I am off to learn Zerene Stacker.

Leon

rjlittlefield
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Re: Billjanes and JohnyM

Post by rjlittlefield »

LVF wrote:Billjanes, I did not realize that this forum prefers only Zerene Stacker photos and not photos stacked by other programs. Therefore, I will not post anymore stacks until I learn Zerene Stacker.
Your interpretation of Bill's comment is not correct. Images from all stacking programs are welcome here.

I believe that Bill's point was only to emphasize what we have discussed elsewhere, that Photoshop works well in some cases, not so well in others, and that in case of difficulties it is a good idea to try one of the specialist stacking programs.

--Rik

billjanes1
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Joined: Fri Dec 30, 2016 1:59 pm
Location: Lake Forest, IL, USA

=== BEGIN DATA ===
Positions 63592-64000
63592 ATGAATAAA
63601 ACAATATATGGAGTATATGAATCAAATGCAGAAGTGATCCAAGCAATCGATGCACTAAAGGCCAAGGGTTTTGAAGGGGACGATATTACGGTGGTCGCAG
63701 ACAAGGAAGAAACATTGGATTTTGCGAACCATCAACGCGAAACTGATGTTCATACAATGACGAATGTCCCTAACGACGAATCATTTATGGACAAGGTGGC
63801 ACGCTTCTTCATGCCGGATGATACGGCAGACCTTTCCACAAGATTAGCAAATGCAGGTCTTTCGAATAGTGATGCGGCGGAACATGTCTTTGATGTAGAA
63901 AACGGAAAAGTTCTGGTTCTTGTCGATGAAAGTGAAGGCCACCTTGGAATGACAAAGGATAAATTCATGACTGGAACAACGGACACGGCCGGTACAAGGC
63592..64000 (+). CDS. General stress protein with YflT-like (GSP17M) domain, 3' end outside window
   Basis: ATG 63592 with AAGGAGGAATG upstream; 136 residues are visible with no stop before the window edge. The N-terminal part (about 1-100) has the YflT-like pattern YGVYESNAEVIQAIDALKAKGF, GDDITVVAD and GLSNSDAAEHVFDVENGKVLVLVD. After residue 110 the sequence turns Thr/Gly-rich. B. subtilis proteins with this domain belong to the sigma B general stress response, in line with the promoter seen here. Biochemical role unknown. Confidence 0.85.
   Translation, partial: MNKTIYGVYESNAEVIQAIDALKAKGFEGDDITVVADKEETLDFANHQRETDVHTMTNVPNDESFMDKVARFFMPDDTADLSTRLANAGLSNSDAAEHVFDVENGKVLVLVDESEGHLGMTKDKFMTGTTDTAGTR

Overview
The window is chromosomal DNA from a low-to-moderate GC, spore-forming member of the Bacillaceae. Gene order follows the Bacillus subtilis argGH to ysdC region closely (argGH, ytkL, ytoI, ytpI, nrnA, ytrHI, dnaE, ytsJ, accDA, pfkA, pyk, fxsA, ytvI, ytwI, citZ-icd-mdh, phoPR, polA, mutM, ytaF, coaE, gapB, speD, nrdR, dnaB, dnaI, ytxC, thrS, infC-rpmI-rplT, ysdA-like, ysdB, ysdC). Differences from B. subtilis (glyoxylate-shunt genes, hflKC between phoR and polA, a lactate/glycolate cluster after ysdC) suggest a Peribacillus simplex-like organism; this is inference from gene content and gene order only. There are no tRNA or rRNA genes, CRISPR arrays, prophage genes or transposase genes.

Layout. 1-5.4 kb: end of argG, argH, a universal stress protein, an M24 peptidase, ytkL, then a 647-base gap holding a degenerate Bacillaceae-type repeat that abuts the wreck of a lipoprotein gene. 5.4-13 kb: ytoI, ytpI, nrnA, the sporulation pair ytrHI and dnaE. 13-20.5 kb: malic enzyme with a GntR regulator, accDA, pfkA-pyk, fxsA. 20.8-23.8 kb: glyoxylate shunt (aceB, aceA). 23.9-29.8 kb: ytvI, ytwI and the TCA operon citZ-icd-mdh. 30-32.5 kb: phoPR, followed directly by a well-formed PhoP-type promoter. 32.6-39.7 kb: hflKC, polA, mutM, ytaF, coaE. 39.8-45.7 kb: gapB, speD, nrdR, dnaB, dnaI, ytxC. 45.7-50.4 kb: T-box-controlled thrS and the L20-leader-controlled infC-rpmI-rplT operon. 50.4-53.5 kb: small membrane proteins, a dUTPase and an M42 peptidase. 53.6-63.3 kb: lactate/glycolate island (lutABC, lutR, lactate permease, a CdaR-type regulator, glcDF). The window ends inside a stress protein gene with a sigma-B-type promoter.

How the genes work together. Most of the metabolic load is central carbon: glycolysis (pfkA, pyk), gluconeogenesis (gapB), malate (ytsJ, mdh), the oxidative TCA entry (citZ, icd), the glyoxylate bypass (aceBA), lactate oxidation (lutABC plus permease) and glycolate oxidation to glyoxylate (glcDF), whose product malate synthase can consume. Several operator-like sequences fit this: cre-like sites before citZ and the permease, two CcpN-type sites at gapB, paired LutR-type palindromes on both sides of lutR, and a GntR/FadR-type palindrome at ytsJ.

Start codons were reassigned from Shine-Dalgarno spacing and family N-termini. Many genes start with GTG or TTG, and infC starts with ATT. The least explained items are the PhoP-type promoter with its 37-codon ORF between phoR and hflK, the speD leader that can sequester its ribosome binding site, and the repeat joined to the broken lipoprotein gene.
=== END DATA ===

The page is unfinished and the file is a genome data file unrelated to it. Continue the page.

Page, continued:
Re: Billjanes and JohnyM

Post by billjanes1 »

LVF wrote: Billjanes, I did not realize that this forum prefers only Zerene Stacker photos and not photos stacked by other programs. Therefore, I will not post anymore stacks until I learn Zerene Stacker.

I am off to learn Zerene Stacker.

Leon
Leon,

I am sorry that I gave you the wrong impression and am glad that Rik clarified the issue. By preferred, I meant that the majority of the high end posters on this forum seem to be using Zerene and others use Helicon Focus. Both are excellent and have free trial versions. When you start to see artifacts that are not easily corrected in your Photoshop stacks or are interested in getting into stacking in a big way, it is time to try one of the specialist programs as Rik suggests.

Helicon is quite fast, whereas Zerine is often preferred for deep stacks.

Bill

rjlittlefield
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Re: Billjanes and JohnyM